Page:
Be that as it may, Democratic U.S. Sen. Dick Durbin, who chairs the Judiciary Committee, said he’s been calling on the Supreme Court to adopt an enforceable code of conduct for more than a decade. So has Murphy, for that matter. A bill sponsored by Judiciary Committee member Sheldon Whitehouse, the “Supreme Court Ethics, Recusal, and Transparency Act of 2023,” will be voted on by the full committee tomorrow. If it passes, it will likely go before the full Senate.

Durbin says the bill would require Supreme Court Justices to adopt a code of conduct, “create a mechanism to investigate alleged violations of the code of conduct and other laws, improve disclosure and transparency when a Justice has a connection to a party or amicus before the Court, and require Justices to explain their recusal decisions to the public.”

Now who on earth could be opposed to such a reasonable requirement? Mitch “Old Crow” McConnell, that’s who. Writing in the Washington Post, the Senate minority leader suggested progressives are striking a pose and taking retribution on the court for a series of unfavorable rulings on affirmative action, student loan forgiveness and affirming that a website designer could refuse services to a same-sex couple:

“Democrats on the Senate Judiciary Committee are trying to tell a coequal branch of government how to manage its internal operations, ostensibly to clean up its ‘ethics,'” he wrote.

As someone who doesn’t belong to a political party, I’m not terribly concerned about the motives of McConnell and Whitehouse (I actually agree with the SCOTUS ruling rejecting the Biden administration’s unilateral forgiveness of federal student loan debt). I just want the court to adopt some measures of transparency and comply with the same requirement that every other federal court must adhere to.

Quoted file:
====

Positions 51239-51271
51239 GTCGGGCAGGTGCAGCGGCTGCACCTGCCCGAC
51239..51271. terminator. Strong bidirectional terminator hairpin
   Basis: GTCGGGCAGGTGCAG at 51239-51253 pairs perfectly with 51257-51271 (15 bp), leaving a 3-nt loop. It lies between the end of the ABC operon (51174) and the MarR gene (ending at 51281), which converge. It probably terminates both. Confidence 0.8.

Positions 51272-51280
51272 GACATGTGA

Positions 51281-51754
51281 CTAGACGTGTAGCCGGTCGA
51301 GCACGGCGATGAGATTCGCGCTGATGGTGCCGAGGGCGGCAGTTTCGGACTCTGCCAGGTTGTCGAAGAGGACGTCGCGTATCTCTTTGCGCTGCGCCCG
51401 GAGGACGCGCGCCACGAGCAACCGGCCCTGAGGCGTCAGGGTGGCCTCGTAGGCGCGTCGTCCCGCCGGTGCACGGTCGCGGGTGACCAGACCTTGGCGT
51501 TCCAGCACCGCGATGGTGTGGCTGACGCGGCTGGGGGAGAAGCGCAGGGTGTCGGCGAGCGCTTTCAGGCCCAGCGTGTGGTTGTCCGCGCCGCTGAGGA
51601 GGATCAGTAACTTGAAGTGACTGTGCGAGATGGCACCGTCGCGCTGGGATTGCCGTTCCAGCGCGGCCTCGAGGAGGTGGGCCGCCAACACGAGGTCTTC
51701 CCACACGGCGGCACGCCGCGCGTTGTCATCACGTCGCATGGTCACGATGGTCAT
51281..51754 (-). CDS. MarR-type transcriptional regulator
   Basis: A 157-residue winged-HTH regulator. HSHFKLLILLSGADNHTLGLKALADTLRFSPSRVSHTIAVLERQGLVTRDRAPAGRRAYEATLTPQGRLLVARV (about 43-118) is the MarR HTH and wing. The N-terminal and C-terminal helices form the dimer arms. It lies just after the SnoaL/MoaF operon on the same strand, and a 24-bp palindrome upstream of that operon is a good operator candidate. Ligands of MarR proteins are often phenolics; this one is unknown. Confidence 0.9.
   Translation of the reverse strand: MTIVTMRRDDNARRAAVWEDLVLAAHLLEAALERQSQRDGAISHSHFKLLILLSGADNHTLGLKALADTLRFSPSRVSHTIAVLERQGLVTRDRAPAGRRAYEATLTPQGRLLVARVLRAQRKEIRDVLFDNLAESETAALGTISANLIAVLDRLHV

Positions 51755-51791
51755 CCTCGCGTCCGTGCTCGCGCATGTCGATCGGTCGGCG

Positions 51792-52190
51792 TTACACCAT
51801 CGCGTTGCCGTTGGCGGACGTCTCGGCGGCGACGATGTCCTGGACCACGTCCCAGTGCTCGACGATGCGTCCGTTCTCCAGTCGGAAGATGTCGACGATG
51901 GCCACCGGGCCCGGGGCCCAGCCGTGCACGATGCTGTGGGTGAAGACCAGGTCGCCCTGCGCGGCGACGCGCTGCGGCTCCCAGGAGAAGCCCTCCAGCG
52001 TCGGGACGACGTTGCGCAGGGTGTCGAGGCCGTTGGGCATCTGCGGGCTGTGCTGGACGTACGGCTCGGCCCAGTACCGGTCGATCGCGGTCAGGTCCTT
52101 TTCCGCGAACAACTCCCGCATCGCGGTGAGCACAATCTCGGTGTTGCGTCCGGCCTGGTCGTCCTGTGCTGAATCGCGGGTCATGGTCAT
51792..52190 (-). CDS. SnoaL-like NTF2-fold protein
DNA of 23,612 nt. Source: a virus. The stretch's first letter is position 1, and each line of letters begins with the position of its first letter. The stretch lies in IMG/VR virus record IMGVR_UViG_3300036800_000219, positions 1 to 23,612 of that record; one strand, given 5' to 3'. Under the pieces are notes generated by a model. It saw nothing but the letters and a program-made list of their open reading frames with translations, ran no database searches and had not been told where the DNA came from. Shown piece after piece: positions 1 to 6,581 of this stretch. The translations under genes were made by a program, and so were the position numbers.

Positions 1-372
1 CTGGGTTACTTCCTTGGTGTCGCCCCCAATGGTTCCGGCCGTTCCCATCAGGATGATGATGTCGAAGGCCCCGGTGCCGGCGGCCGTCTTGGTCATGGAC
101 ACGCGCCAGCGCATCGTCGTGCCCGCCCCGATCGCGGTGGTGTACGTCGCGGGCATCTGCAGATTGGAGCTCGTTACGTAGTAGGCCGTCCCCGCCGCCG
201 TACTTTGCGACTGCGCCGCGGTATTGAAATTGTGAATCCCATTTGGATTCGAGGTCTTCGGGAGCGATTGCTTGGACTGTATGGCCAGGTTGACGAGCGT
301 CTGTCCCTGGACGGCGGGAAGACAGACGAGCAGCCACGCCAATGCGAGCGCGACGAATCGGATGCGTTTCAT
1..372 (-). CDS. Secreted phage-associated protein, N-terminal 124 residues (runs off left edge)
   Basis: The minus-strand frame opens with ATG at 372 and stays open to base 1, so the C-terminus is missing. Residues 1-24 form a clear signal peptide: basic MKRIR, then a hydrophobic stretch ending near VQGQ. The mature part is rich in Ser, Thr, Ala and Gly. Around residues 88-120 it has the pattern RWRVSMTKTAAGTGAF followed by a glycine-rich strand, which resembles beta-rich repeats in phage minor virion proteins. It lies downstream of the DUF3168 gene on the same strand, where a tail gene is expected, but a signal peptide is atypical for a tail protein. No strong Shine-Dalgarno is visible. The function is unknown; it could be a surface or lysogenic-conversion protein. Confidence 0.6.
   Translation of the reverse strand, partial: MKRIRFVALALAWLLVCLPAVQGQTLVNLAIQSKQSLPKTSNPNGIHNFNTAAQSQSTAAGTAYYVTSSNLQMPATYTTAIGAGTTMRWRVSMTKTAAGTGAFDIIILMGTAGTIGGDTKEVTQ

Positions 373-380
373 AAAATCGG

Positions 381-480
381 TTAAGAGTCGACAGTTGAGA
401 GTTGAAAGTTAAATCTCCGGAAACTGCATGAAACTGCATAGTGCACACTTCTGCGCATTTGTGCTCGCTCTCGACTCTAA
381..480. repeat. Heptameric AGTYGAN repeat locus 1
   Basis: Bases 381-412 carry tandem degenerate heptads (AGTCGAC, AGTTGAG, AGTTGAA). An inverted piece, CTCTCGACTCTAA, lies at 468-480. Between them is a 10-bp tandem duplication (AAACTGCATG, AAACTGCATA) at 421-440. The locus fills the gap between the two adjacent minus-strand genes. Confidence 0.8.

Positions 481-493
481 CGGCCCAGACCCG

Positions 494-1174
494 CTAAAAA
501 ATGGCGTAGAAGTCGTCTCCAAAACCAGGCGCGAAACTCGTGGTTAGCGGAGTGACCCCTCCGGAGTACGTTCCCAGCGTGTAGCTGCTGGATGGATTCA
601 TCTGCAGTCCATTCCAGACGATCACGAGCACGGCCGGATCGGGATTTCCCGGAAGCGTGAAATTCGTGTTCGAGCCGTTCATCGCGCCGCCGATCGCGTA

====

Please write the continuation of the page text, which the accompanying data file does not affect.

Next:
The more salient (and interesting) question is whether one co-equal branch of government can tell another branch how to manage its own affairs. The Judiciary Committee, however, was careful not to write a code of ethics for the high court. Rather, the panel left the specifics up to the court and its chief justice.

As for the constitutionality of the committee’s proposal, legal opinion appears to be split. Whitehouse, a former U.S. attorney who also served as Democratic attorney general for Rhode Island, says Congress “absolutely” can impose ethics reform on the high court. Indeed current ethics codes governing the conduct of lower-court judges were mandated by an act of Congress, Whitehouse said, though he acknowledges that Congress has no authority to interfere with actual decisions rendered by the court.

Perhaps the most crucial question is what happens if Congress passes the Judiciary Committee’s law, the president signs it and the Supreme Court refuses to comply? How could Congress possibly enforce it? Sue the high court? Could a lower federal court order the Supreme Court to comply? Could the high court appeal to itself? Break out the popcorn, folks.

Contributing op-ed columnist Terry Cowgill lives in Lakeville, is a Substack columnist and is the retired managing editor of The Berkshire Edge in Great Barrington, Mass. Follow him on Twitter @terrycowgill or email him here.